We get it—waiting until you’ve paid off your house probably sounds like it’ll take a really long time, especially if you feel like opportunity is knocking at your door right now. But trust us on this. It’s worth it to wait until you’re really ready.
Let’s take Greg as an example. He owes $150,000 on his own house. Since he has a 15-year fixed-rate mortgage at 2.5% interest, that means he pays $1,360 a month on his mortgage, including taxes, homeowners insurance and such.
Greg brings home $5,500 per month—so his mortgage payment is a little less than 25% of his monthly take-home pay. Way to go, Greg!
He wants to make faster progress on his financial goals, and he thinks having rental income will help. So he decides to finance a rental property.
Greg finds a great rental house for sale for $150,000. He uses the $30,000 he has in savings for a down payment. Then he takes out a 15-year fixed-rate mortgage at 3% interest for the other $120,000 (uh-oh). That adds a second mortgage payment of $1,120 to his monthly budget.
But he isn’t worried, because he plans to rent out the house for $1,500 per month. That’ll cover the mortgage on the rental and put a little extra cash in his pocket. Greg thinks it’s a great plan. (Spoiler alert: Greg is wrong.)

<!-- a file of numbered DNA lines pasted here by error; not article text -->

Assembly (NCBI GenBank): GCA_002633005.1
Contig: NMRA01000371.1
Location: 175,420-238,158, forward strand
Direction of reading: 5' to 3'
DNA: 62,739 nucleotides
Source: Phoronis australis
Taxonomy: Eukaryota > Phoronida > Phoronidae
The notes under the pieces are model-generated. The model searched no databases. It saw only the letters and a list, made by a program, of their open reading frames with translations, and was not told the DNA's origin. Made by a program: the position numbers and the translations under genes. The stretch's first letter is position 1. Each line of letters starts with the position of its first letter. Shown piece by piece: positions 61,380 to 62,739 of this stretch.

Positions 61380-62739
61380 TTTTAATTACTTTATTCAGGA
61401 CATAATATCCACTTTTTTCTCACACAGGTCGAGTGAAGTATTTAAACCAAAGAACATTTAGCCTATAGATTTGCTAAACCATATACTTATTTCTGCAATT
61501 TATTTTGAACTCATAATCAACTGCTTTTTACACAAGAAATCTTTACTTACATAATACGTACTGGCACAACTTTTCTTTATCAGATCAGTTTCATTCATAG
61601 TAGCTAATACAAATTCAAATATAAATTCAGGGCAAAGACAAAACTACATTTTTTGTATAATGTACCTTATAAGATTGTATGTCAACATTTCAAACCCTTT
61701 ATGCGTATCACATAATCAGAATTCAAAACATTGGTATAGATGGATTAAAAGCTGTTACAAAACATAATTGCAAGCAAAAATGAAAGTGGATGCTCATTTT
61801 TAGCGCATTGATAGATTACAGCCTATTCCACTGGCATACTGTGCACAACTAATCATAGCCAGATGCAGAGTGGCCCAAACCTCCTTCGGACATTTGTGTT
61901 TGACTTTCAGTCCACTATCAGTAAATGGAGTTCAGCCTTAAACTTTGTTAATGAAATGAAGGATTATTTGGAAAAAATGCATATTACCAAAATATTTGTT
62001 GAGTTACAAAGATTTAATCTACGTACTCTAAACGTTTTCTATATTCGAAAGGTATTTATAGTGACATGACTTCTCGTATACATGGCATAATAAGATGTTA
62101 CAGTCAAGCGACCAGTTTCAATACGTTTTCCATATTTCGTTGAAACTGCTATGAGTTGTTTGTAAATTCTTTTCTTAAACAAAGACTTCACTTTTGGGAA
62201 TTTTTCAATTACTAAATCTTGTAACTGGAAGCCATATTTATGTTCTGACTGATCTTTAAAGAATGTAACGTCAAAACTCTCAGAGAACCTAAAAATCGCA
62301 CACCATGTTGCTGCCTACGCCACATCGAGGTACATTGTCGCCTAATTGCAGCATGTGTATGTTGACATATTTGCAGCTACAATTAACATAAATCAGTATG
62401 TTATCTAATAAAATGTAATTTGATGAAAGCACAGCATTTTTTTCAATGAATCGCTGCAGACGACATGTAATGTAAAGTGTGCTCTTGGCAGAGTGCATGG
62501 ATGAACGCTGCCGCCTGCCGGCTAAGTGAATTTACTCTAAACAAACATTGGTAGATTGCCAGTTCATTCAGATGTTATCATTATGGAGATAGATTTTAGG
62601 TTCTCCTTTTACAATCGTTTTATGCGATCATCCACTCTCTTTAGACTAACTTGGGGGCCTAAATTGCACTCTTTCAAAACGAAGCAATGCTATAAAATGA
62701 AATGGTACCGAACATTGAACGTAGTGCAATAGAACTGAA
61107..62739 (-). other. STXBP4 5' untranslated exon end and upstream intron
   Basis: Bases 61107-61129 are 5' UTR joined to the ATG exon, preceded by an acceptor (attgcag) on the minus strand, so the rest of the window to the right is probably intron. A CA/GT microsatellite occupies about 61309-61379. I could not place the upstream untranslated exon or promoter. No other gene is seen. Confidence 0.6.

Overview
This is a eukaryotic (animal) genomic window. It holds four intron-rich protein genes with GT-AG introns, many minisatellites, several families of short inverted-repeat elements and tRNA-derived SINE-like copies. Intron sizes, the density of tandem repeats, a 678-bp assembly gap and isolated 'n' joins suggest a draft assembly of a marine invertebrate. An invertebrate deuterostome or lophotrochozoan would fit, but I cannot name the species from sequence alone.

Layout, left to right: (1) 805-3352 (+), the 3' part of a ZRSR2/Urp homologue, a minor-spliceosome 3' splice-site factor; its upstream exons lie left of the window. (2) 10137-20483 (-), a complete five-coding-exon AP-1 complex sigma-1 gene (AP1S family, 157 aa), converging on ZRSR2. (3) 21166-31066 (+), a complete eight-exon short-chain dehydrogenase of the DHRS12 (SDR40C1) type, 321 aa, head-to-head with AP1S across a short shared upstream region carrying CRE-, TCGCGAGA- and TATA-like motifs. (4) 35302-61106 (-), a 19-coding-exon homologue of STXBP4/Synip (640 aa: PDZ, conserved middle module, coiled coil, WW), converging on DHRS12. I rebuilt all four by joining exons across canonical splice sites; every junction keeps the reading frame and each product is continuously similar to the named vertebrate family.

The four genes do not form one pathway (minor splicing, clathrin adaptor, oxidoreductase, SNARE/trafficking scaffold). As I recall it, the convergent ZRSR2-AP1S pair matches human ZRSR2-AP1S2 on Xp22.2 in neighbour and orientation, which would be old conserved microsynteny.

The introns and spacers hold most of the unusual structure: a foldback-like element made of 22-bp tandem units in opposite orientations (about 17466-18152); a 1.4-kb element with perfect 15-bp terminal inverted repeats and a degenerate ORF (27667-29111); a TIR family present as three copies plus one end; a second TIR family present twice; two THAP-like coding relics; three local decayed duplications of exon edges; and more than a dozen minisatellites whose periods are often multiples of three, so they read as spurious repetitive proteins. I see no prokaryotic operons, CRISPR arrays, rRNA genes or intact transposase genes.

What Greg doesn’t know is that it will take three months to find renters, which means he’ll pay $3,360 in mortgage payments on his new rental while it sits empty. For those three months, paying the mortgage on his own place and his rental will take up 45% of his income!
And all that time, Greg’s going to feel like he can barely breathe. What will he do if the air conditioning unit goes out or the dishwasher starts leaking? What if his kid gets sick? What if he loses his job?
Don’t be like Greg. Don’t rush it. Real estate can be a fantastic investment—if you do it the right way. So be smart. Pay off your own house, invest in your retirement accounts, and save, save, save so you can pay in full for your investment properties. When you’ve done all those things, then it’s the right time to invest in real estate.
Is Real Estate Investing for You?
Real estate investing has its pros and cons, and it isn’t for everyone. If you’re wondering whether real estate investing has a place in your wealth-building plan, you need to get two key people on your team: an experienced real estate agent and a kick-butt investing pro.
The agent will help you learn about your local market and get great deals if you do decide to jump in. You can connect with a top-notch real estate agent through our Endorsed Local Providers (ELP) program. These RamseyTrusted pros are here to serve you—period.
And the investing pro? They’ll help you understand investing concepts and make a plan you feel good about. Need help finding quality pros? Try SmartVestor. It’s a free way to find qualified investing pros in your area.